Impacting Cities & Communities thru Prayer
A Community of Prayer Champions, Praying Churches, Prayed-for Communities
Worthington Christian Church on the north end of Columbus, Ohio was the setting for this year's Midwest Prayer Conference sponsored by Harvest Prayer Ministries and the Church Prayer Leaders Network. This year's edition included a "pre-conference" on Friday focused on transforming churches into Houses of Prayer. Participants were treated to great times of worship, multiple learning opportunities, and several times of praying together. In this edition of Spotlight, we'll summarize the sessions of the pre-conference; in the next edition, we'll review the Saturday conference.
Dave Butts opened the pre-conference with a message based on one of his recent books, Forgotten Power. The thesis was that transforming churches into houses of prayer isn't as much a matter of tools and programs as it is of helping pastors and church leaders understand the theology behind the importance of houses of prayer. God named his temple a house of prayer for all nations in Isaiah 56:7, a verse Jesus quoted when cleansing the temple. Butts pointed out that in the Mark account (Mark 11:11-17), Jesus actually went to the temple first in the evening, looked around and saw what was going on, then went to Bethany for the night. The cleansing occurred the next day - not at all an impulsive "righteous anger" act like we normally think of, but rather a well thought-out response to the derailing of the Temple from God's purpose for it. In all likelihood, Butts speculated, this was done after a night of prayer spent with the Father.
God's purposes for his church - being a house of prayer for all nations - formed the theological underpinnings of the pre-conference. Butts pointed out that it's not about a program but rather about the hearts of God's people: if people individually are houses of prayer, then when they come together, the church will be a house of prayer. Thus, a church becoming a house of prayer for all nations is first and foremost about its people developing hearts for kingdom prayer.
Kim Butts followed this session with an outline for a roadmap process to lead a church to the house of prayer destination. The roadmap would really work for any strategic planning type process, and featured 7 prayers to surround the process:
Harvest Prayer Ministries has developed a roadmap process to help churches on the journey to becoming houses of prayer for all nations.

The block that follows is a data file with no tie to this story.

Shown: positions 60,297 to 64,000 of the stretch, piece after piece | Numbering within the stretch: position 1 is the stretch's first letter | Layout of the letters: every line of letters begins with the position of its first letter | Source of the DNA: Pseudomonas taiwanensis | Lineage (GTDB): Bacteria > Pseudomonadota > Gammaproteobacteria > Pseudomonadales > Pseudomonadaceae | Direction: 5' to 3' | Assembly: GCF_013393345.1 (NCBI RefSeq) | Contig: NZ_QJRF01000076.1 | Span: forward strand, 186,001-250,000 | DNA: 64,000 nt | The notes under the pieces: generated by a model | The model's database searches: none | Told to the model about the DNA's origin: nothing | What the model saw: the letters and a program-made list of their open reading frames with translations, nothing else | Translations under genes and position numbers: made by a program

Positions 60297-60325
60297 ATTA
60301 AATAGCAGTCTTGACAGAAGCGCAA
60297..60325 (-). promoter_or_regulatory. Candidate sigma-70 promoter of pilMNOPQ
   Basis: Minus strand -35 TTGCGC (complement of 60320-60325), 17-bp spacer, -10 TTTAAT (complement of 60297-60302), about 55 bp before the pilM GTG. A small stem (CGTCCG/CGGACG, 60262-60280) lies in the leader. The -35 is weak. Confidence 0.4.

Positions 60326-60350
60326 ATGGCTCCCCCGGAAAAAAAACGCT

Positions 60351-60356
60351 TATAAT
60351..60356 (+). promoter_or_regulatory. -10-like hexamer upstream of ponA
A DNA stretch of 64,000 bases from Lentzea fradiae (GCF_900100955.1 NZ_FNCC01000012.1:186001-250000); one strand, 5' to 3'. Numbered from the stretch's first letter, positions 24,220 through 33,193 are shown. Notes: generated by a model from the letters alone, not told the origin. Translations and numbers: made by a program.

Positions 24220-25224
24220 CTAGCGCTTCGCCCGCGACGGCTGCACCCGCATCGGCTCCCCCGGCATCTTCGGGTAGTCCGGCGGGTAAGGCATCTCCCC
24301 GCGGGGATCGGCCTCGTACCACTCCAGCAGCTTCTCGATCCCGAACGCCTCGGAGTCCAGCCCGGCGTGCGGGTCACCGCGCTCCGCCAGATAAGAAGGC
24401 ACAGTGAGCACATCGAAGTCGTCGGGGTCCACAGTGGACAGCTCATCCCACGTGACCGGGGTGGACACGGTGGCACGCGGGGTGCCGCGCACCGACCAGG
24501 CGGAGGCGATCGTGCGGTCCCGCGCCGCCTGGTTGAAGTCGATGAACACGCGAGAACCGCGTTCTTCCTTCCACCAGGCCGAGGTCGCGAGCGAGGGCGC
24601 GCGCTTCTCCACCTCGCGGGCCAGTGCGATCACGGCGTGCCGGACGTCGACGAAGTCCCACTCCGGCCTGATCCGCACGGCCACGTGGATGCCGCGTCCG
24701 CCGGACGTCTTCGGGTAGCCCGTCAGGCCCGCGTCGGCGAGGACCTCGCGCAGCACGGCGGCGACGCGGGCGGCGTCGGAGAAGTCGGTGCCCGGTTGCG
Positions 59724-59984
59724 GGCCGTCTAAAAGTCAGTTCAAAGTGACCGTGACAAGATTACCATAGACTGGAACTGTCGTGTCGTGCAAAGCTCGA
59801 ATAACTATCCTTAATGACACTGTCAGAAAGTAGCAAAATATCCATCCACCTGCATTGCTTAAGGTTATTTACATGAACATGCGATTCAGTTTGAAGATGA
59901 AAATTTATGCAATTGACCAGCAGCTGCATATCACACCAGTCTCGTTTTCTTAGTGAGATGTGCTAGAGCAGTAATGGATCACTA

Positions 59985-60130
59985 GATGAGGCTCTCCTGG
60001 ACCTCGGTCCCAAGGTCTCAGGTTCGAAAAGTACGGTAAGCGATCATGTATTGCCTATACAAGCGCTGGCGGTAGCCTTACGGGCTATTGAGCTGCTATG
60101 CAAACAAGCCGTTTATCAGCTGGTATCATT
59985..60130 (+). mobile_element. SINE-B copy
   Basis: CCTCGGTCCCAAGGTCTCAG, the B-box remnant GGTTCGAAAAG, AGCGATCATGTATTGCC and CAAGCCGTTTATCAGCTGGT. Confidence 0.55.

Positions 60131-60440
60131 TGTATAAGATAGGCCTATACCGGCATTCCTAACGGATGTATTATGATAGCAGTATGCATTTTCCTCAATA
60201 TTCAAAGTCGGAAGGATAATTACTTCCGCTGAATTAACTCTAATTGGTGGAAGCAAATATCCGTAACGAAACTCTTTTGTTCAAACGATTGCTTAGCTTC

One of many important points Kim made was the emphasis on training children to pray. "You can train children; you have to re-train adults," she said, pointing out that children have no bad habits of prayer to overcome. Jon Graf would later make the point that the current "older generation (50+)" in the church has not done a good job of training the next generation in prayer, with the result that the practice of prayer is not an integral part of many young adult believers' lives.
Jon Graf concluded the pre-conference with a session on "Growing a Praying Church". He noted several obstacles in the path of growing a praying church. Many pastors consider their churches to be praying churches already, though statistics indicate that 75-80% of their congregation would say that they have "poor" to "no" prayer life. A second obstacle is the "rugged individualism" so ingrained in American culture. This produces an independent attitude that tends to rely on human wisdom and resources rather than on God. And where prayer is a part of the environment, it tends to be individual prayer rather that community prayer. Graf quoted David Bryant's statement that 90% of the references in Scripture to prayer are references to praying together, rather than individually.
These and other obstacles make creating a praying church a difficult task. But the results, Graf said, are worth it. Individually, 50% of people in evangelical churches say that they would make developing a better prayer life a priority if their church could make it manageable. (Teaser: I'll cover this in greater depth in part 2 of this Spotlight, focusing on the Strategic Prayer Initiative, which was the subject of one of Saturday's breakouts.) Corporately, as churches move toward becoming praying churches, an atmosphere of excitement tends to develop because the church's ministries become more fruitful.
Another great benefit when churches move toward becoming praying churches is the transformation that takes place in people's lives as intercession becomes more common. Graf warned that this can get messy, as this sort of transformation is often accompanied by the light shining on some previously dark areas in the lives of individuals and/or of the church. Satan will do anything to drain the energy of a church that is experiencing real transformation, and trials and temptations may increase during these times.
Graf noted that as we train our congregations in prayer, we need to emphasize two primary purposes of prayer:
Graf noted a point that was often repeated throughout the day - that God could accomplish his purposes in any way he chooses. He simply chooses to accomplish them through the prayers of his people. This brings a great challenge, responsibility, and opportunity to the people of God to accomplish the purposes of God through prayer.
The next edition of Spotlight will continue coverage of the Midwest Prayer Conference, beginning with the worship and keynote opening on Friday night.
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